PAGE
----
Today we’d like to introduce you to Joey Thompson.
Joey, please kick things off for us by telling us about yourself and your journey so far.
I think I’ve always been drawn to filmmaking. When I was young I would watch every episode of Movie Magic. You know that 90’s Discovery Channel show about special effects in movies? I loved the behind-the-scenes action taken to create a story that could only be imagined otherwise. I would draw out my favorite scenes from different movies, sketching and recreating their movie posters. I loved reading books showing the art behind movies, learning how simple conceptual drawings turn into final motion pictures.
In high school, I became very involved in Mass Media (probably now called Video Production), learning the ins and outs of cameras, composition, and grabbing the basics and technicalities of using cameras to tell a story. However, my life took a turn freshmen year of college in 2006 when I got my first MacBook Pro and a had bootleg copy of Photoshop installed on it (sorry Adobe). From that point on, graphic design became my craft and I all but abandoned filmmaking. I delved into creating logos, designing print materials and began my career after college as a graphic designer for a small agency in 2011. I pay for Creative Cloud now, by the way.
But the desire to create films was still there. I don’t think you ever really forget your first passion though, and while I loved design, video production was what I truly always imagined myself doing. So, I asked a co-worker and friend of mine, Nathan Cheuvront, if he wanted to do a video series in our spare time. In 2015, I started Atlanta Makers, a video series of short vignettes on artisans in and around Atlanta. I decided to transition out of design and into filmmaking full-time, focusing on directing, learning how to write for film and rediscovering the art and magic I enjoyed as a kid. Last year in July 2017, I started a commercial video production company with Nathan called Southend Films.
Can you give our readers some background on your art?
As a co-owner of Southend Films, I mostly work on web and television commercials. Our goal is to create cinematic commercials that empower brands to stand out. Through the Atlanta Makers series, I took an intimate look into the life of a maker, creative inspiration and daily struggles of creating handmade goods within short vignettes. I think above all, I want to create films that connect with people. I do believe that each person’s art is their own and for many, it’s ok if that art is simply a personal expression that may not resonate with everyone. That’s just not what I want from any film I produce. I believe the joy of cinema comes from enjoying and experiencing it with others and there are so many stories I want to tell. I just hope and pray others will connect with those stories, whether to buy a product or become aware of a certain issue, or just think the story is as cool or fun as I do. Being a director, you find that your job is to be the keeper of the story. It’s my job to ensure the audience connects with that story the same way you do when you read the script for the first time. Each time I create, I think about who I am creating for, and what I want them to get from it. I don’t have a type of mood or tone I always fall back on. I am open to the story or brand and ultimately want that to shine through. I appreciate when a director has a signature tone or look, and after some time, I might end up having that too…but for me, right now, it’s all about the story.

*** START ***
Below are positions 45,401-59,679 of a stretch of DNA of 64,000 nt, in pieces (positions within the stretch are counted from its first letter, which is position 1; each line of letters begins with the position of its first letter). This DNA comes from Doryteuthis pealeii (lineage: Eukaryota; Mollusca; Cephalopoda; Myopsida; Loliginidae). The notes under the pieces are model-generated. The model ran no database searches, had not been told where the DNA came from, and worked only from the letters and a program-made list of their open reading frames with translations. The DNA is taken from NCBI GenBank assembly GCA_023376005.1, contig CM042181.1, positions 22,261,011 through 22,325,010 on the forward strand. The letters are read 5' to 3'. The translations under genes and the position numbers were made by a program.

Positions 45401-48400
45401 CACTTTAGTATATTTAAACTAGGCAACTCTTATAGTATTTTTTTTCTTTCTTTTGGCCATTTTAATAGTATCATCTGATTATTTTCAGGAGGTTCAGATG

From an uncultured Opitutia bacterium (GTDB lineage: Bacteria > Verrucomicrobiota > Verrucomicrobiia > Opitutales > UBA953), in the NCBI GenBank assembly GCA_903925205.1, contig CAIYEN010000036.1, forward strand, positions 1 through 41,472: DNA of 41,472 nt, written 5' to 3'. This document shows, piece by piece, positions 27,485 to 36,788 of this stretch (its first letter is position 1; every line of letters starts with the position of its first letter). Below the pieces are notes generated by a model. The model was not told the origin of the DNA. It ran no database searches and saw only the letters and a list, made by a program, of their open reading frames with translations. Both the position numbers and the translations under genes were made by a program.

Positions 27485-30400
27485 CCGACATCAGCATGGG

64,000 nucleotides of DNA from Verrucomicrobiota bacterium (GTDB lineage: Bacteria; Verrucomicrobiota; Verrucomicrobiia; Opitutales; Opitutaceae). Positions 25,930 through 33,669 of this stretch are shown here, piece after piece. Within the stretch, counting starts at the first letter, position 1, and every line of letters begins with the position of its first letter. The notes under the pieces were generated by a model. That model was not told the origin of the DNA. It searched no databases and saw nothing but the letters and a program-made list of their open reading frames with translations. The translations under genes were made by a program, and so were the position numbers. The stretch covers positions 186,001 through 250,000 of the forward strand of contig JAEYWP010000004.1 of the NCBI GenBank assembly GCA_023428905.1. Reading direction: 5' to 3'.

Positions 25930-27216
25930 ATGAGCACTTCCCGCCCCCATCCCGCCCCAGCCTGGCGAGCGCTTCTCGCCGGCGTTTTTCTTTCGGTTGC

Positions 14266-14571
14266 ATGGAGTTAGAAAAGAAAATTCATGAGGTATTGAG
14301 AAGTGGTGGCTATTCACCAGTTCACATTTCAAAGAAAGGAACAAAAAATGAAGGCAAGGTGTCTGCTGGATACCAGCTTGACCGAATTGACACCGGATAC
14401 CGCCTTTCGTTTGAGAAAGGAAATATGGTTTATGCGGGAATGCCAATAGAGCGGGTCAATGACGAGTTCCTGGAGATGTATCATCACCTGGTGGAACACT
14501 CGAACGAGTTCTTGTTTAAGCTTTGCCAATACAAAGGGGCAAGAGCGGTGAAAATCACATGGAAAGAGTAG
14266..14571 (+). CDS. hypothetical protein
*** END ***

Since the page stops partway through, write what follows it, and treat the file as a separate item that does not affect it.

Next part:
What would you recommend to an artist new to the city, or to art, in terms of meeting and connecting with other artists and creatives?
In my experience, the best way to connect with other artists or creatives is to get out there and do it. There isn’t a right or wrong way to connect with people. The only wrong way would be to wait for someone to reach out to you. Send an Instagram message or go to the next makers market or gallery near you. In Atlanta, there is always an opportunity to go to an event where other artists or creatives will be. It can be comforting to sit behind the medium we create and never really show ourselves, but if others connect with you, the artist, they will have an even deeper connection with you art. When you do get the chance to connect with others, you have to be ready and willing to show your work, and if you ask someone’s opinion, remember, they’ll always give it. Lastly, I believe we learn from those we admire most as well as from those who admire us. Find that one person you look up to creatively and reach out to them directly. Ask to grab a drink or coffee and see what happens. The worst they can say is “no.” To that point, when someone reaches out to you who wants to learn from you, don’t be too busy and say “no.” You never know what new and exciting opportunities can come out of just one conversation.
What’s the best way for someone to check out your work and provide support?
There are a number of ways for people to get involved with the films I produce. To see my commercial work, you can visit southendfilms.com. If you’re interested in elevating your brand through commercial video, Nathan and I would love to chat with you. To watch the Atlanta Makers series, visit atlantamakers.co. You can also support Atlanta Makers on Patreon at patreon.com/atlantamakers. Any contributions on Patreon go to creating more short films and vignettes on local artists and makers in and around Atlanta.
- Website: joewthompson.com
- Email: firstname.lastname@example.org
- Instagram: instagram.com/joewthompson
- Facebook: facebook.com/joewthompson
- Other: southendfilms.com, atlantamakers.co